About 30 miles or so into the run I passed a trail marker that pointed straight ahead, but the 5 set of runner tracks in front of me all turned right. There was no broken trail straight ahead. I stopped and pondered the signs, eventually deciding to follow the other mushers, as a few of them were local and I figured they knew the trails.

I traveled about a 1/2 hour or so down that trail, all the time more and more convinced I was somewhere I shouldn't be before a headlamp came around the corner headed towards me. "We are all off the trail" Jim said. I turned around and joined the procession of Jim, Bob, Joel and Stefaan back to the correct trail. No one had seen sign of Jillian - turns out she lost about 2 hours, while the rest of us lost between 45 minutes and a hour and a half.

We all stopped at the next shelter cabin to consult our maps together. Stefaan and Joel opted to stay behind and camp. Jim asked me if I was camping. I was noncommittal, but the lack of straw on my sled told the true tale to anyone paying attention. "One of us can give you some straw if you want to hunker down with us", Jim said.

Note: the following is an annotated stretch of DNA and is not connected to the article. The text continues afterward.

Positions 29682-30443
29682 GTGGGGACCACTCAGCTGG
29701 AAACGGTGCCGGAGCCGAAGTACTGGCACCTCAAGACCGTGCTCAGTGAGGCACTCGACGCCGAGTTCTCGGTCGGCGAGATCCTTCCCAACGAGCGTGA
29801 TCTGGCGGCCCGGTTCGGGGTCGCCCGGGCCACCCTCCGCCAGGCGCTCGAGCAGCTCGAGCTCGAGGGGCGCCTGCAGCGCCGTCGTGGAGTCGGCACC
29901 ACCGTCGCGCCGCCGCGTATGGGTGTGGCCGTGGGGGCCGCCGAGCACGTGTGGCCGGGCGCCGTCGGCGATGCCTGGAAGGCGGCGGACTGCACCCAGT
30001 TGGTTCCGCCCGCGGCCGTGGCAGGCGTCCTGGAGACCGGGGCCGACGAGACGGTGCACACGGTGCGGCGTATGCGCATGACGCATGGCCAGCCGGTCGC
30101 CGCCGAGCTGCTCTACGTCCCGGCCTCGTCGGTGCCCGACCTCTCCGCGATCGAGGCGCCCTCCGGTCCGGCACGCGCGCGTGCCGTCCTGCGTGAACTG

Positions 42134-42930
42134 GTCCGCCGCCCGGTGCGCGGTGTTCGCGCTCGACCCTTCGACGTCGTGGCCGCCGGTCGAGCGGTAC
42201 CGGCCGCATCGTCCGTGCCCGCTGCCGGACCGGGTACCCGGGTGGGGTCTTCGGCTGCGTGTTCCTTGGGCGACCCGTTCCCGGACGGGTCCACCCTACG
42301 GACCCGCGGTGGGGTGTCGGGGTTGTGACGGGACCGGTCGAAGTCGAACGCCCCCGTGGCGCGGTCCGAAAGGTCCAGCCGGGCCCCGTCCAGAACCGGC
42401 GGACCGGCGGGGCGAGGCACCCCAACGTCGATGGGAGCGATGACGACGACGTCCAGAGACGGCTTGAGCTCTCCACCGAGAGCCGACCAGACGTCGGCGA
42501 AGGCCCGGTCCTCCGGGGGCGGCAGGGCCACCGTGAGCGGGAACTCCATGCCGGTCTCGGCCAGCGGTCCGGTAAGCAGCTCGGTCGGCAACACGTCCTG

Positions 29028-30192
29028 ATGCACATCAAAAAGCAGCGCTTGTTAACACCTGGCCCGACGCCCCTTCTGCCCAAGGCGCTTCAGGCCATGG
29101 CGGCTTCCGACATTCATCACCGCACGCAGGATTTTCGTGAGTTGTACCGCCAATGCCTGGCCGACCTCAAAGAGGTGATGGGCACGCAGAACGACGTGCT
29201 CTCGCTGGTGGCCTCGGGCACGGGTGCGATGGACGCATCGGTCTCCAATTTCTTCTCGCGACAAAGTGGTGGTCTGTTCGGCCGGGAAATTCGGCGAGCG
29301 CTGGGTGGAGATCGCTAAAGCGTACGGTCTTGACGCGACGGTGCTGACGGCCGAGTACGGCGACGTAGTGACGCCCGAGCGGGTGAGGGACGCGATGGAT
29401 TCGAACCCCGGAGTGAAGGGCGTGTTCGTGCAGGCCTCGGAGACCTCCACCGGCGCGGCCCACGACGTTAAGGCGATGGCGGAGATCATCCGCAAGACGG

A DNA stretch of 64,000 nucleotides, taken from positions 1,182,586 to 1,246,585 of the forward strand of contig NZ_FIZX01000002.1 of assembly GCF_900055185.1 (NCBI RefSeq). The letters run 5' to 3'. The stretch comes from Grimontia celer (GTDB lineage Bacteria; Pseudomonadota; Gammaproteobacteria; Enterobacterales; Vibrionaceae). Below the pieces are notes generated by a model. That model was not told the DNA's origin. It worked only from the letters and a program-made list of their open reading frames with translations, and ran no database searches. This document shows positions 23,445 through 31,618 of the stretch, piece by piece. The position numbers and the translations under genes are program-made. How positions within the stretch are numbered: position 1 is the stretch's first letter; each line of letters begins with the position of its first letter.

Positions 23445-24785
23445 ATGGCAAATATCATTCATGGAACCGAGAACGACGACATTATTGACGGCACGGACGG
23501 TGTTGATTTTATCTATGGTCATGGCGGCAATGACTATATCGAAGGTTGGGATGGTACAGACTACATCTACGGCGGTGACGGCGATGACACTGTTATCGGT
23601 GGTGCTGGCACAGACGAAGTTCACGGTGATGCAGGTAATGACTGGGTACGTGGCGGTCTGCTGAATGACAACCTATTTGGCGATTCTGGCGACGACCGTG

I smiled and said that my team would be fine camping without straw if need be. We never intended to camp!

About 10 miles later I passed Jim and Bob setting up camp at a shelter cabin. I shot them a wave as I went by.

The night got colder and colder. The team lacked the spunk they normally have running on a cold, cold night, but they were still okay.
I enjoyed looking at all the different animal tracks along the trip. Looking them up once I got home I figure some of them were lynx or maybe even cougar!!!

We rolled into Piprell Lake just passed 6am in first place. Sweet!!! I figured as long as I was over 2 hours ahead of my competition I could give them a good run for the finish line!

The dogs ate well and we all enjoyed the quiet of the checkpoint as I fed and attended to everyone - wrist wrapping a few and jacketing a number of them for their naps.